University of Ulster Professor Arthur Aughey turns his attention to the English question in this new study inspired by the ubiquity of the flag of St George across England during the 2002 and 2006 World Cups .
As in his 2001 study of the impact of devolution on the UK, Aughey's approach is to conduct an exhaustive survey of the literature on the subject.
Much of this literature is preoccupied with the 'peculiar lack' of any politically significant sense of English nationality, The most important examples being the work of Tom Nairn and Perry Anderson.
Aughey criticises the 'Nairn Anderson thesis' for attempting to force English identity into conformity with an ideal type of classical nationalism. He nevertheless engages with Anderson's analysis of English exceptionalism, a worldview made up of two related but contradictory parts: England as the exemplary nation that should be emulated by others, and England as the exceptional nation that cannot be emulated.
For Nairn, he argues, England is exceptional only in its political backwardness. He rightly suggests that Nairn's thesis of the break-up of Britain is as much a prescripion as a prediction.
He is on weaker ground when he suggests that 'the English did not fit neatly enough into the political destiny devised for them' by Nairn in the 1970s. If Nairn's thesis might have appeared irrelevant in the Thatcher era, the project of a new democratic English nationalism appears rather more timely in the new millenium, as Aughey acknowledges. If that were not true, it is hard to believe this book would have been written.
The author himself provides plenty of evidence of the growing willingness to embrace a distinct English political identity. On the left, long-standing suspicion of English identity has been challenged by a radical nationalism, drawing on the religious radical tradition of the Seventeenth Century and on the English roots of the American revolution.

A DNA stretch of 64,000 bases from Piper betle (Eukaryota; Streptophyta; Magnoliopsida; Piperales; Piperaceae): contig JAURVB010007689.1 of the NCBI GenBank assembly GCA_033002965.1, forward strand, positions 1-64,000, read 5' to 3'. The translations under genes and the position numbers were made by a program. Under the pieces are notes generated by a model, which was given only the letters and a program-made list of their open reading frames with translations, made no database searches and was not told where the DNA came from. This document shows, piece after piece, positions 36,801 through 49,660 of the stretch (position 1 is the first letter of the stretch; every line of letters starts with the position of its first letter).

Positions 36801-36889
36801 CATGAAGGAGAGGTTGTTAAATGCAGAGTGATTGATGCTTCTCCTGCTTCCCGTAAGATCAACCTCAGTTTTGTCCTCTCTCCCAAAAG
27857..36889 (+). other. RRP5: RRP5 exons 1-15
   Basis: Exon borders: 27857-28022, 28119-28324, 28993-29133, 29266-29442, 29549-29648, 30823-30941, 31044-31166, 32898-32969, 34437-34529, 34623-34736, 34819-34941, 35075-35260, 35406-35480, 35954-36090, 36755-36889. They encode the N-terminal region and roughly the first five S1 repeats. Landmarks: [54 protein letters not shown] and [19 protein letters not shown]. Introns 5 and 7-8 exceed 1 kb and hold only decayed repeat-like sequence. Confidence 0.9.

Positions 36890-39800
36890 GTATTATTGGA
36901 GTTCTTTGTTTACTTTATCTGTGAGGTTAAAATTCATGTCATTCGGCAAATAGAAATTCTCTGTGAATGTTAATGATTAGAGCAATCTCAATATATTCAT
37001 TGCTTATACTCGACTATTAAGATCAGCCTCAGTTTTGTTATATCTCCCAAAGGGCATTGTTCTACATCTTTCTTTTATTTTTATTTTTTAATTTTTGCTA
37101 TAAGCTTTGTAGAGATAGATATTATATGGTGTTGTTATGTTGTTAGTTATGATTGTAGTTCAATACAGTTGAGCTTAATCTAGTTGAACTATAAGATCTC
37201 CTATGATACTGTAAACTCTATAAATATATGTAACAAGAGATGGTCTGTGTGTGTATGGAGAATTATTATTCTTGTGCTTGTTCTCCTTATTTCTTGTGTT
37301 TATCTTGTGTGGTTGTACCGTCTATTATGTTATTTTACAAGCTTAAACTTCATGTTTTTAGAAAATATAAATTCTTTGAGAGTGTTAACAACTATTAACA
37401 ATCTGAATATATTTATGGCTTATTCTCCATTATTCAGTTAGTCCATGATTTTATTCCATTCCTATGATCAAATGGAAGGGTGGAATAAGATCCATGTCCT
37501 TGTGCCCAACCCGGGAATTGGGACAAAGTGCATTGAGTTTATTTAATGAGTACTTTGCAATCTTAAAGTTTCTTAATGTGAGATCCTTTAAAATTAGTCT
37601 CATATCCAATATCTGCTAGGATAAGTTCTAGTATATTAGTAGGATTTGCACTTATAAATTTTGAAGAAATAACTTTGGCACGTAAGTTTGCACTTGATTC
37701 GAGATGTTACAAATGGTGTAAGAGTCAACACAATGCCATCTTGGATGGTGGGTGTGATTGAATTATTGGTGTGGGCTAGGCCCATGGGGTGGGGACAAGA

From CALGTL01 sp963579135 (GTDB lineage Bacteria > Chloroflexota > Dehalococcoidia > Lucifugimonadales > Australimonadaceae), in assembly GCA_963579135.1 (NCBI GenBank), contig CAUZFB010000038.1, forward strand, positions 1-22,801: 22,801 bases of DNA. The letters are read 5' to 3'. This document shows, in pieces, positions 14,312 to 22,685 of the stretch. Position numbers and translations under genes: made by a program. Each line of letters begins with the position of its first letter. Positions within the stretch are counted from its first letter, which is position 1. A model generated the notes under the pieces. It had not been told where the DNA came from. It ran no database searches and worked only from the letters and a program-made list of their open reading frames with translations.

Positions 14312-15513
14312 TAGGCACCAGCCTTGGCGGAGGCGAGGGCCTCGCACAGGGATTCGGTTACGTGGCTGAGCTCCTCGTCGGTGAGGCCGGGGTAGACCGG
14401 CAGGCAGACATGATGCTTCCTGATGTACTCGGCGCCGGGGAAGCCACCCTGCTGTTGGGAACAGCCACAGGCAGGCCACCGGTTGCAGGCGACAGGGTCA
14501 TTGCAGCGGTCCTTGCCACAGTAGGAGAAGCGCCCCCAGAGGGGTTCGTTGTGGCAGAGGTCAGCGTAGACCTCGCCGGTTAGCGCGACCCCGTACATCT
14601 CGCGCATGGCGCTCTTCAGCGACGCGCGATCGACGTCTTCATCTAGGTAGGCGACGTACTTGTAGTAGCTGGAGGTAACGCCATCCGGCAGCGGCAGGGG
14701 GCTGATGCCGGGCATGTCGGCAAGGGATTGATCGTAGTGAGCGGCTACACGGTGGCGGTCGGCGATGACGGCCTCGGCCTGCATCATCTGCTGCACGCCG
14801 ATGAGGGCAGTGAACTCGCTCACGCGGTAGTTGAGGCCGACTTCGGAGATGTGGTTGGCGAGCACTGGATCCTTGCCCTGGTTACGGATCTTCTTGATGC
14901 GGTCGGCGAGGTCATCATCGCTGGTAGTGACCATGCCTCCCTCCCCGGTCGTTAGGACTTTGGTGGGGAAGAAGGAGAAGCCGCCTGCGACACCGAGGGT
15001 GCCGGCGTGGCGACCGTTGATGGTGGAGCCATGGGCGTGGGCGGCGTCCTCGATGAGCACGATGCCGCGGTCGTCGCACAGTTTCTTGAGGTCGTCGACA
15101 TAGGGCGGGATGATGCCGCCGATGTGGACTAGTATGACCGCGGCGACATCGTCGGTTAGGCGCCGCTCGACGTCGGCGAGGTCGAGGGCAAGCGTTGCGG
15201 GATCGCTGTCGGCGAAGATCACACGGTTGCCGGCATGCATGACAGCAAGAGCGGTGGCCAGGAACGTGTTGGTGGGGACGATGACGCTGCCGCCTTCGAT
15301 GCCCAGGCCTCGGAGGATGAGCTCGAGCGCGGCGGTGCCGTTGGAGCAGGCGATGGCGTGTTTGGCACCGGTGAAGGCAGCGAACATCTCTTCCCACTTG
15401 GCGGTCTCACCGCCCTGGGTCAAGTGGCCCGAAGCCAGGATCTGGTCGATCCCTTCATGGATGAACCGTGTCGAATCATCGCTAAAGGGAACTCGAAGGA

Aughey cites 'a widespread assumption that within the United Kingdom one is witnessing a movement of the people against the state' with national groups as the vehicle. On this view, the present moment provides an opportunity to replace 'Britishness (still monarchical, imperialistic, hierarchical, unequal) with a recovered Englishness (already become republican, meritocratic, egalitarian, inclusive, internationalist.)'
For Aughey, this vision is flawed because the left's instinct for inclusiveness means it must impose unrealistic conditions on its embrace of nationalist populism.
Aughey finds a similar suspicion of populism mirrored on the right, but argues that the re-emergence of identity politics is inherently favourable to conservative concerns. He considers a range of conservative thinkers who have embraced versions of English nationalism, including Simon Heffer, David Starkey and Roger Scruton.
The final third of the book considers the various institutional 'locations of Englishness': the English regions, Europe and the UK.
The chapter on the regions provides a particularly searching analysis of why regional government has failed as a solution to the West Lothian question, while noting that unaccountable regional devolution is still very much underway.
The West Lothian question, why Scottish MPs can vote on English matters when English MPs cannot vote on Scottish matters, is a key aspect of the English question. Aughey notes that it was originally formulated by opponents of Scottish devolution precisely because it didn't have an answer.
He quotes with approval, Robert Hazell's dictum that 'The English Question is not an exam question that the English are required to answer,' and can remain unresolved 'for as long as the English want.' If Aughey recognises the fluidity of the situation, he is nevertheless somewhat bemused by the resentment expressed by groups like the Campaign for an English Parliament.
This could be seen as a retreat into traditional British constitutional obfuscation. It is certainly not an attempt to present a alternative positive vision to the Nairn-Anderson thesis.
This is ultimately a conservative book, not only in its conclusion but also in its cultural and political focus. In those areas, it provides a very valuable and stimulating study of the English question.
It perhaps merits a radical response, with a social and economic focus, that would show why that question merits an answer.